Rear Facing Until 2 years old: NEW Car Seat Guidelines from American Academy of Pediatrics

picture of Notice the Air Protect pads fit even a newborn

The American Academy of Pediatrics is now advising:

All infants and toddlers should ride in a Rear-Facing Car Safety Seat until they are 2 years of age or until they reach the highest weight or height allowed by their car safety seat’s manufacturer.

The new April 2011 issue of Pediatrics states this as well. Studies show that kids under age 2 are 75 % less likely to die or to be severely injured in a crash when their car seats are rear-facing.

Parents usually can’t wait until their toddlers turn 1 to turn the car seats around, this was the previous advisory for the minimum age to turn seats to forward facing, coupled with 20lbs. It is obviously easier to interact with your baby when they are forward facing but with stats like these, how can you not keep your child rear facing?

If you have already switched your car seat to forward facing and your child is not yet 2, go ahead and try to switch it back. Kids are pretty resilient and will get use to the switch back. If you don’t think your toddler can handle the switch, at least try it for a week. If it doesn’t work for you, you might have to switch it back. For parents that have not yet made the early switch, just make it the plan to not switch the car seat to forward facing until your child is 2 years old OR until you need to switch it based on your car seat guidelines.

Rear Facing Car Seats for 2 year old toddlers

Not just any car seat can accommodate the American Academy of Pediatrics advisory. Also reference your installation guide for your car seat for weight restrictions, height restrictions, and installation. The advisory is for kids to stay rear-facing until 2 OR until their car seat needs to be switched to forward facing. Not all car seats are designed alike. Saftey 1st is ahead of the curve and has already been making car seats that will accommodate kids staying rear-facing for longer, based on their own studies on child safety. I recently reviewed the Safety 1st onBoard 35 Air Protect Infant Car Seat and Safety 1st Complete Air™ Protect Convertible Car SeatBoth Safety 1st will accommodate the new American Academy of Pediatrics Rear Facing Car Seat Guidelines. Plus, Safety 1st has others that will work.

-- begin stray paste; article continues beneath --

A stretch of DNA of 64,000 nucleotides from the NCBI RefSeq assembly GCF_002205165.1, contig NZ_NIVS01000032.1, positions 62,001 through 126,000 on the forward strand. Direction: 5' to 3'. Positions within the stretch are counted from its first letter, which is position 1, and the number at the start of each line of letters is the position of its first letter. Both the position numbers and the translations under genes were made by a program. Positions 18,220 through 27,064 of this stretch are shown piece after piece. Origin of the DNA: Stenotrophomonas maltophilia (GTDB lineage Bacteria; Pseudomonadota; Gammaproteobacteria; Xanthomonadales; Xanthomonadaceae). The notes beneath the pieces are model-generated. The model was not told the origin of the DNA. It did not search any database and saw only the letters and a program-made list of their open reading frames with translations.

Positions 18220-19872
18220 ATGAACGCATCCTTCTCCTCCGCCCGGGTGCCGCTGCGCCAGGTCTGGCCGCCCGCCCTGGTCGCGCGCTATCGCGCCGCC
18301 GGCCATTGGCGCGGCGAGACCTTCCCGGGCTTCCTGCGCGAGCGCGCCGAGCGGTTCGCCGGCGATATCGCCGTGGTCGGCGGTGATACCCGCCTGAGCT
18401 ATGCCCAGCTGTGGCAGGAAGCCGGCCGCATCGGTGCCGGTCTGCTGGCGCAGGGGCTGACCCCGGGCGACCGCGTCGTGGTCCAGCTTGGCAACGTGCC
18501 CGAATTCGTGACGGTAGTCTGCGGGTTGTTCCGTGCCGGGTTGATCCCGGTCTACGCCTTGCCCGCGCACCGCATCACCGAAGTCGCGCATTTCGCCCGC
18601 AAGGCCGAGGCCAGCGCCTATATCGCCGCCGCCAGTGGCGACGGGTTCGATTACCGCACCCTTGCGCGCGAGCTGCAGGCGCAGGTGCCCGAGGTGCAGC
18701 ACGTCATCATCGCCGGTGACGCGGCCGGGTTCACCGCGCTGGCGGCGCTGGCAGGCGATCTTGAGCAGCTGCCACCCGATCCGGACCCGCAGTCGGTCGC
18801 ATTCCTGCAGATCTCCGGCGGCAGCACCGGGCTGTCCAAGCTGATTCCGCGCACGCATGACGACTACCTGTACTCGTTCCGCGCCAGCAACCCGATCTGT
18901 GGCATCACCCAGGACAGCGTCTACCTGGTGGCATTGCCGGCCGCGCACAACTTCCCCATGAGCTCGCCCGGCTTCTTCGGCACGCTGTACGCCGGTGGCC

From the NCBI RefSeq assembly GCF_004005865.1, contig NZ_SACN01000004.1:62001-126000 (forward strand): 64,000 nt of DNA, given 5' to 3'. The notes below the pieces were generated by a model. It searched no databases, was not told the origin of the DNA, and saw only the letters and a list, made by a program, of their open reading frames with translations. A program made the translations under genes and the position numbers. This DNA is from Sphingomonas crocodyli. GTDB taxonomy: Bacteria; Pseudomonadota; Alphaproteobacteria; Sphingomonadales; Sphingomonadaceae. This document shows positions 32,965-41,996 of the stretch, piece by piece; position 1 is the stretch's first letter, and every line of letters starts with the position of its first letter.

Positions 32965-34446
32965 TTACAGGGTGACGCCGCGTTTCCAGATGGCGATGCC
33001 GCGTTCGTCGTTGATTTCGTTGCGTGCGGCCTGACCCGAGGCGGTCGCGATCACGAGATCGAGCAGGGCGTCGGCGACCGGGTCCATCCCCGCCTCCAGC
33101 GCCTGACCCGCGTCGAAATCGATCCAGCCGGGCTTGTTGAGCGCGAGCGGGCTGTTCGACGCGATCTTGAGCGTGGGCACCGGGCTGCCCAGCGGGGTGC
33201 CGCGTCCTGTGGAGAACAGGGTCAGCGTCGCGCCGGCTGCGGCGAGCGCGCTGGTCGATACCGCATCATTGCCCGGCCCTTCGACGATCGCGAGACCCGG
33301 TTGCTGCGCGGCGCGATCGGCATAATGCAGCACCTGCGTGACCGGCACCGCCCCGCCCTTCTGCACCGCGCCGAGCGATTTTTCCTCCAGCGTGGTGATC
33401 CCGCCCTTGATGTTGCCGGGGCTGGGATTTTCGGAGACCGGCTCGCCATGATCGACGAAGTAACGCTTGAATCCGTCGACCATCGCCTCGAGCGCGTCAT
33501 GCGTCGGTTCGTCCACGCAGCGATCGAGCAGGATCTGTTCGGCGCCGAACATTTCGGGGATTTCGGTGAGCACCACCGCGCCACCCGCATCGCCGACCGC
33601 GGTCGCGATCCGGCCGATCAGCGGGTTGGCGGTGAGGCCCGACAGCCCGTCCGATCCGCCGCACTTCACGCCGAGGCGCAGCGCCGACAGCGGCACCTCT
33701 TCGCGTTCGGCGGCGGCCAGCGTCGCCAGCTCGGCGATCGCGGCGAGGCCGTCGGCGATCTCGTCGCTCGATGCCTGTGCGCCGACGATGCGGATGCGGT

Safety 1st onBoard 35 Air Protect Infant Car Seat

Safety 1st onBoard 35 Air Protect Infant Car Seat allows for your baby to be placed rear-facing from 4 lbs up to toddlers that are 35lbs. That is quite a range! With 17% more leg room than most infant car seats, it can accommodate a child up to 32″ in height.

picture of Safety 1st onBoard™ 35 Air Infant Car Seat
Safety 1st onBoard™ 35 Air Infant Car Seat

Complete Air™ Convertible Car Seat

Complete Air™ Convertible Car Seat allows your baby to be placed rear-facing from 5lbs up to 40lbs and 19-40inches which is much longer than most car seats available.

image of Safety1st Air Protect Complete Air Convertible Car Seat

How to install your car seat correctly

Above all, be sure your car seat is installed correctly. 85% of car seats are improperly installed! This is not the time to wing it or guess. Always follow the manufacturer’s guidelines for each car seat. If you are unsure if your child’s seat is secured properly, there are many locations that have trained certified child passenger safety technicians to check. You can contact your local fire departments, AAA, hospital, and sheriff’s office. Visit the National Highway Traffic Safety Administration for a location near you that checks car seat installation.

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5 thoughts on “Rear Facing Until 2 years old: NEW Car Seat Guidelines from American Academy of Pediatrics

  1. John says:

    Wonder if the American Academy of Pediatrics knows how big a 2 year old child measures. Would be nice if they will provide photos showing 2 year old children of various height and weigh sitting in a rear facing seat.

  2. Cindy says:

    I understand your concern, John. However, car seat manufacturers have taken that into consideration with the new designs that allow for extra leg room. If you check out various car seats, they are set up for different height for kids for this very reason. I understand that they cannot leg their legs hang down over the seat like we adults, however kids don’t typically like that. My kids are always pulling their legs up to sitting “criss cross applesauce”, put their foot under their opposite leg, etc in the car, on the couch or at the dining room table. The bottom line is that kids will adjust and rear facing is the safest option for kids under 2.

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